Jesus came to earth to bring forgiveness to all, not just His friends. It’s not easy to grant forgiveness to those who cast an unforgiving profile is it? My friend, life’s a story, stayed tuned for more on This Passing Day.
When you were a kid there were two kinds of people in the world: those you liked and those you didn’t. What determined which was simply the degree of fault you were willing to tolerate in each. Friends, even those we liked, were people certainly capable of hurting us from time to time. Nonetheless, because of the special relationship we had with them, we were always willing to overlook the occasional slight in favor of a continuing friendship. Enemies, however, were those with whom we would not tolerate even the slightest of wrongs. Since we had little or nothing to do with them ordinarily, we forfeited nothing by maintaining an unforgiving spirit toward these people. In a sense, as children, we often were quite discriminating in how we chose to use the powerful tool called forgiveness.
It has been said “it’s easy to forgive the forgiven and to despise the despicable.” Both the act of forgiving and that of despising often fall on the same emotional level. Ultimately, we tend to find it as easy to display love as do rancor.
This is demonstrated graphically in a prayer I recently read that was uncovered from the horrors of the Ravensbruck
Nazi concentration camp. The prayer, found in the clothing of a dead child, says: “O Lord, remember not only the men and woman of good will, but also those of ill will. But do not remember all of the suffering they have inflicted upon us. Instead, remember the fruits we have borne because of this suffering, our fellowship, our loyalty to one another, our humility, our courage, our generosity, the greatness of heart that has grown from this trouble. When our persecutors come to be judged by you, let all of these fruits that we have borne be their forgiveness . . .” (author unknown.)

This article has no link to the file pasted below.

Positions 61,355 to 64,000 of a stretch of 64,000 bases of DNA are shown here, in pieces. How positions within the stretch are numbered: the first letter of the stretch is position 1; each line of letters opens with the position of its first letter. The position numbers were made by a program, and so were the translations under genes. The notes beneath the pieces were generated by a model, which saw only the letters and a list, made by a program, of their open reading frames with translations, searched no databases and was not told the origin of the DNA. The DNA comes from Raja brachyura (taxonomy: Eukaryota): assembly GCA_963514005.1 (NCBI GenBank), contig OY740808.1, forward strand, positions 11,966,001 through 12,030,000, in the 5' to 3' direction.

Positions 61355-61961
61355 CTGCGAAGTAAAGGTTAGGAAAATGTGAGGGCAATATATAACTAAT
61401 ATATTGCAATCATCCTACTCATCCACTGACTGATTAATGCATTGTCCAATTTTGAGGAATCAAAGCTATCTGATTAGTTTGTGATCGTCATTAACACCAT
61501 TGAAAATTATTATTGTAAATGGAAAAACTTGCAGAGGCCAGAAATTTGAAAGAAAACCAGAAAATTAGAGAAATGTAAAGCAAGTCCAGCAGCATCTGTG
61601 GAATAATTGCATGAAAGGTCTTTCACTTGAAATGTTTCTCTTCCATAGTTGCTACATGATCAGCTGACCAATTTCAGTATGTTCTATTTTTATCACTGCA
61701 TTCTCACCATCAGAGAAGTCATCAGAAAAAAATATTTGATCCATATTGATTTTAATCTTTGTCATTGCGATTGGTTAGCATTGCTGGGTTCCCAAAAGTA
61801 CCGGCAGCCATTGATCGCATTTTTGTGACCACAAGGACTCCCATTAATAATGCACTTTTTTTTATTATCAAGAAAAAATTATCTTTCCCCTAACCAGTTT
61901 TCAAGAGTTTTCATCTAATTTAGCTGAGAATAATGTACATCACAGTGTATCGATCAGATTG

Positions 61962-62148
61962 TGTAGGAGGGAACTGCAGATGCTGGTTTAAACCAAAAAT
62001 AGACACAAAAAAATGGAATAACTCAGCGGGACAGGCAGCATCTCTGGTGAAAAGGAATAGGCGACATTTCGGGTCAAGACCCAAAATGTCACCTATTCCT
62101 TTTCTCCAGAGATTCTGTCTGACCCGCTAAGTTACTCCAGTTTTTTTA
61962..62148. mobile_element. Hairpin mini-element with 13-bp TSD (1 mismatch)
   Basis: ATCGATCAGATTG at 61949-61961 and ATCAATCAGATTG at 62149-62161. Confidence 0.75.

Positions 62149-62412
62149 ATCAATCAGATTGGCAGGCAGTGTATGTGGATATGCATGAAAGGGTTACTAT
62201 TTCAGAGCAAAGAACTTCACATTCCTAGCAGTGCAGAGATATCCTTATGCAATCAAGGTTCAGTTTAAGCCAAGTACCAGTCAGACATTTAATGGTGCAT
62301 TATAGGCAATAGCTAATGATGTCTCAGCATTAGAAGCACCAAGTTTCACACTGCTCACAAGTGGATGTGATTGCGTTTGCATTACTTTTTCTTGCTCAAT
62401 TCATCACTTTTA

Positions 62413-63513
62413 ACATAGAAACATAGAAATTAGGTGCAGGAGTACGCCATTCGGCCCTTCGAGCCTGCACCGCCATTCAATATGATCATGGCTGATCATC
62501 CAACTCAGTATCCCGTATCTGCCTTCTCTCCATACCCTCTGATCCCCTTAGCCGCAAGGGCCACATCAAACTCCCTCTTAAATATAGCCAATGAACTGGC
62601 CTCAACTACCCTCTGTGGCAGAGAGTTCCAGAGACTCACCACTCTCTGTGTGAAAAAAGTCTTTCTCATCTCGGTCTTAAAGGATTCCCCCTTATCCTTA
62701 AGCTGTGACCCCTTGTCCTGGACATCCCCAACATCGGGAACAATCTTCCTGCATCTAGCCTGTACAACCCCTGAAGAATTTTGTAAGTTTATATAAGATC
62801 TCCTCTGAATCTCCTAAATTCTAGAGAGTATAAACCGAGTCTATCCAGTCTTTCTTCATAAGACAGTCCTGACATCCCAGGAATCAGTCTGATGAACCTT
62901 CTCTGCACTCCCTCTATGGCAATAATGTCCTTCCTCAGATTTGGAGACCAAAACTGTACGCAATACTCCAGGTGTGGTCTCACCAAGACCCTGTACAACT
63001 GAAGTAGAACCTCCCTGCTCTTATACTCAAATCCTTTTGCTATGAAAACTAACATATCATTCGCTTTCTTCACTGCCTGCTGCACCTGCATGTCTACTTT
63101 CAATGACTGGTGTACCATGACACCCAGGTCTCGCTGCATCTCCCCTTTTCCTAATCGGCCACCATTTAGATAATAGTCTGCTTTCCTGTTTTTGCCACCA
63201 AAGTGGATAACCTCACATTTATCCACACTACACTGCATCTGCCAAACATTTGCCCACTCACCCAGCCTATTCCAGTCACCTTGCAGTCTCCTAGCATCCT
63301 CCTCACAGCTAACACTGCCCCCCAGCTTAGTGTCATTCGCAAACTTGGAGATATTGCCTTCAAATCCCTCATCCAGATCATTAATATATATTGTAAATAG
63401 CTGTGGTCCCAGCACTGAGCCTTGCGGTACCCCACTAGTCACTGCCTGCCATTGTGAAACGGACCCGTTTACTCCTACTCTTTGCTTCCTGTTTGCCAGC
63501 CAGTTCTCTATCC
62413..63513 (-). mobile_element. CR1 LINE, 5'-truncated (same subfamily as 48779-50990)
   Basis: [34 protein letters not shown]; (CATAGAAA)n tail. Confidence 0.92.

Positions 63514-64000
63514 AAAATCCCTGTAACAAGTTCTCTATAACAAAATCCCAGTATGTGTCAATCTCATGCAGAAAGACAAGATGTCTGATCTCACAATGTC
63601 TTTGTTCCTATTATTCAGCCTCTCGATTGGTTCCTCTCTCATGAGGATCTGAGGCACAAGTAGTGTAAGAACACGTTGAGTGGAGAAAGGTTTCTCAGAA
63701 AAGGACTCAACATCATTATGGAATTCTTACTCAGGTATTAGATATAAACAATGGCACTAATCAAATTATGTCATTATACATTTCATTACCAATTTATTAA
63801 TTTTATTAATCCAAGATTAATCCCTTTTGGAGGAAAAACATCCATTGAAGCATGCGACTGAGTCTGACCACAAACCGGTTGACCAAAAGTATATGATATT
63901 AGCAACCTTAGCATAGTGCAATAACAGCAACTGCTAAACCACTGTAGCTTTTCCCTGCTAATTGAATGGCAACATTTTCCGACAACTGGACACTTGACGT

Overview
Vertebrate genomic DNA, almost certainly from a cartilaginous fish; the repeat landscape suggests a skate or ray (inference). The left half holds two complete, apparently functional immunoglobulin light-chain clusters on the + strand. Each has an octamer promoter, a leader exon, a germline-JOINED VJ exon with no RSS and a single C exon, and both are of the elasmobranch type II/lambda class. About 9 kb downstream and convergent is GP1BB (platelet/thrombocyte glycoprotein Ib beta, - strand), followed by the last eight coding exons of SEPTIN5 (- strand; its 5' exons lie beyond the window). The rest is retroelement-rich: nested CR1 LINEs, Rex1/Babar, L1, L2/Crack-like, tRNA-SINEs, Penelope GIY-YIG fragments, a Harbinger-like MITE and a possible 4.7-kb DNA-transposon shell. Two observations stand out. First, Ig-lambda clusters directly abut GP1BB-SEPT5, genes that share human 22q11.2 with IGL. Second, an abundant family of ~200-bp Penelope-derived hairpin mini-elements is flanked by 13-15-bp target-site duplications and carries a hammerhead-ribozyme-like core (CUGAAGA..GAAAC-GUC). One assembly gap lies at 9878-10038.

“Father forgive them, for they do not know what they are doing.” With these beautiful and simple words from the cross, our Savior demonstrated for all of us the foolishness of dividing friend and foe. Jesus could have said, “Father forgive Peter for denying me and my disciples for deserting me.” But, to include the Jews that falsely testified against him or the members of the Sanhedrin that called for his death? Certainly these were individuals worthy of scorn, not forgiveness. The fact is, however, that Jesus came to earth to bring forgiveness to all, not just His friends. It’s not easy to grant for- giveness to those who cast an unforgiving profile is it? How do we do it? There is only one way. Instead of thinking about the sin, think about the spiritual growth you will be granted each time you forgive those who don’t seem to deserve it. Let the fruits that are borne from the ills you have suffered be your compelling guide to glorify God when you forgive even those who despise or hurt you.
We pray. Heavenly Father, its easy to forgive those who are forgiveable. It’s hard to forgive those who in our estimation are not. Lord, our sinful nature tells us that some people deserve forgiveness and others don’t. This is not what our Savior taught and this is not what he lived. Forgive us Lord when we decide that degrees of sin require degrees of forgiveness. Remind us Lord that you are the judge of motive and not us. Help us to put others sins away from us and into your hands, leaving us only with the love of Christ to share with them. In Jesus name we pray. Amen!
“Therefore do not worry about tomorrow, for tomorrow will worry about itself. Each day has enough trouble of its own” (Matt 6:34)
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